Letters to the Editor

10/13 Letters: Make athletics programs businesses to end ‘student-athlete delusion’

Regarding “Nearly every corner of Louisville campus in crisis” (Sept. 29): What took place at the University of Louisville (and no doubt, many other colleges as well) is not a crime warranting an FBI investigation. Rather, it’s simply the result of the unholy alliance between Division I athletic programs and the varied moneyed interests that profit from these programs. Furthermore, as several commentators have noted, incentives to potential employees is a normal business practice when done by businesses.

The solution? End this student-athlete delusion and recognize that most D-I athletics programs are nothing but businesses totally removed from the academic mission of a university. Let’s separate them from the universities and let them operate as businesses. At the same time, let athletes turn pro out of high school and end this one-and-done nonsense. Finally, since sports are a part of the culture at most colleges, let the colleges operate sports programs on the D-II or D-III model, where you will witness true students perform.

Stephen V. Gilmore

Charlotte

Revive Superfund program

I want to compliment the News21 project and the N&O for “Taxpayers bear cost of cleaning pollution” (Oct. 10). I was the deputy director and previously a division director for the National Superfund program in Washington, D.C., from 1989 to 2002. I witnessed the rapidly increasing cleanup completion of Superfund sites in the 1990s as the program ramped up, only to see the program decline after the Superfund taxes were allowed to lapse by Congress.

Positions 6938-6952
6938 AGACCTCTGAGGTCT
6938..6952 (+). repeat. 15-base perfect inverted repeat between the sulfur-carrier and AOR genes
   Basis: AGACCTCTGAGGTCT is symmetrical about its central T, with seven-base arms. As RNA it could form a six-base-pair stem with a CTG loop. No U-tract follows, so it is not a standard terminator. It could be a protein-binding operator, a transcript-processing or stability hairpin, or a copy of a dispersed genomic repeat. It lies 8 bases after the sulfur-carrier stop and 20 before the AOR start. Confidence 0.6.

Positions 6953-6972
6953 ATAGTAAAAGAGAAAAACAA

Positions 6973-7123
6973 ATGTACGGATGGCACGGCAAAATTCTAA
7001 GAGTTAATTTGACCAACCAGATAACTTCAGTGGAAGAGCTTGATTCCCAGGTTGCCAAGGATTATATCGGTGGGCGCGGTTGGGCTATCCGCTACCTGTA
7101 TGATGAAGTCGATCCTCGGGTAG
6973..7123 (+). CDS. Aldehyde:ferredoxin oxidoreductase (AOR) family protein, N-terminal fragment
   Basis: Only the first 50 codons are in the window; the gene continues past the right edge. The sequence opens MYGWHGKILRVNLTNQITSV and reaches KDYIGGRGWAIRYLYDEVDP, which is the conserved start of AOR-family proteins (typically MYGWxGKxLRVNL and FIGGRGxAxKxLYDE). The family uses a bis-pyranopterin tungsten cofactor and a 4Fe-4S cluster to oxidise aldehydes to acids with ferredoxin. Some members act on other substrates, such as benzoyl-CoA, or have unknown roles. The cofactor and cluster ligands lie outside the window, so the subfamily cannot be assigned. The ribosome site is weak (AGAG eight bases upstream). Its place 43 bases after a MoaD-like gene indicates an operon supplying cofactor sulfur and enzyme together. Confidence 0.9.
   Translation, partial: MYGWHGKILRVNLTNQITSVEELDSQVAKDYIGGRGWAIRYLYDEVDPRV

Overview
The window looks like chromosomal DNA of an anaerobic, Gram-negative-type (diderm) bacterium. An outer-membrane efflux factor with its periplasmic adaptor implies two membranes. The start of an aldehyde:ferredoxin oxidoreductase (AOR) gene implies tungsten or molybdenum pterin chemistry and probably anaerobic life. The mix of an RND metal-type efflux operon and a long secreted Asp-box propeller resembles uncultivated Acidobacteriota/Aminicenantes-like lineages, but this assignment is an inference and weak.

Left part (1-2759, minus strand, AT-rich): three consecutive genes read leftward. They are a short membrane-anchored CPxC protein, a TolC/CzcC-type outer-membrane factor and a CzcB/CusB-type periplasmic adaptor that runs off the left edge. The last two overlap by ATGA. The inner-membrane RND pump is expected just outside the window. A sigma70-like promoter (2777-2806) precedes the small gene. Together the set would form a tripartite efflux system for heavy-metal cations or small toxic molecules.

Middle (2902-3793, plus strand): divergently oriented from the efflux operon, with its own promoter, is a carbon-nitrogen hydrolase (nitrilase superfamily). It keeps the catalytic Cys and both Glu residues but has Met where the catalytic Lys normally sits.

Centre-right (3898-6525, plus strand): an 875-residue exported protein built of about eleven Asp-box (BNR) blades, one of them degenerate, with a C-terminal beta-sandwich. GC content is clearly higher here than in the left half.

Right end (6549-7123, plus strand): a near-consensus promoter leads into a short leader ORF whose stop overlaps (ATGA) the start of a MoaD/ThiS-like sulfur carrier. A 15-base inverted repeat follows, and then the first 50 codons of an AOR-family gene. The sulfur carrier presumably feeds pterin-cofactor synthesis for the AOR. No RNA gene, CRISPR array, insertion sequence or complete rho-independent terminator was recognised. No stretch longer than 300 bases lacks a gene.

I was proud to see the program’s innovations. They ranged from community involvement to improved analytic methods to enhanced cleanup technologies that we pioneered in confronting the releases of hazardous chemicals into our ground water, surface water, land and air. We had to deal with initially undetermined hazards faced by people living on sites, near sites or exposed to contaminated water, air, etc.

The Superfund program presently receives less financial support than in it did in 1995 when the taxes expired. Obviously, inflation also has eaten away much of its ability to support site cleanups. Although Congress tried to get the taxes renewed in the early 1990s, the Republican takeover of Congress in the mid-1990s and their total submission to the oil and chemical industries doomed any consideration of reinstating the taxes thereafter. Now, as the article noted, program funds come from the general revenue. Today EPA Administrator Pruitt is pushing the total submission of the agency’s critical environmental and public health mission to the special interests that put him and this administration in office. Superfund is part of this abandonment of public health and environmental protection.

Larry Reed

Durham

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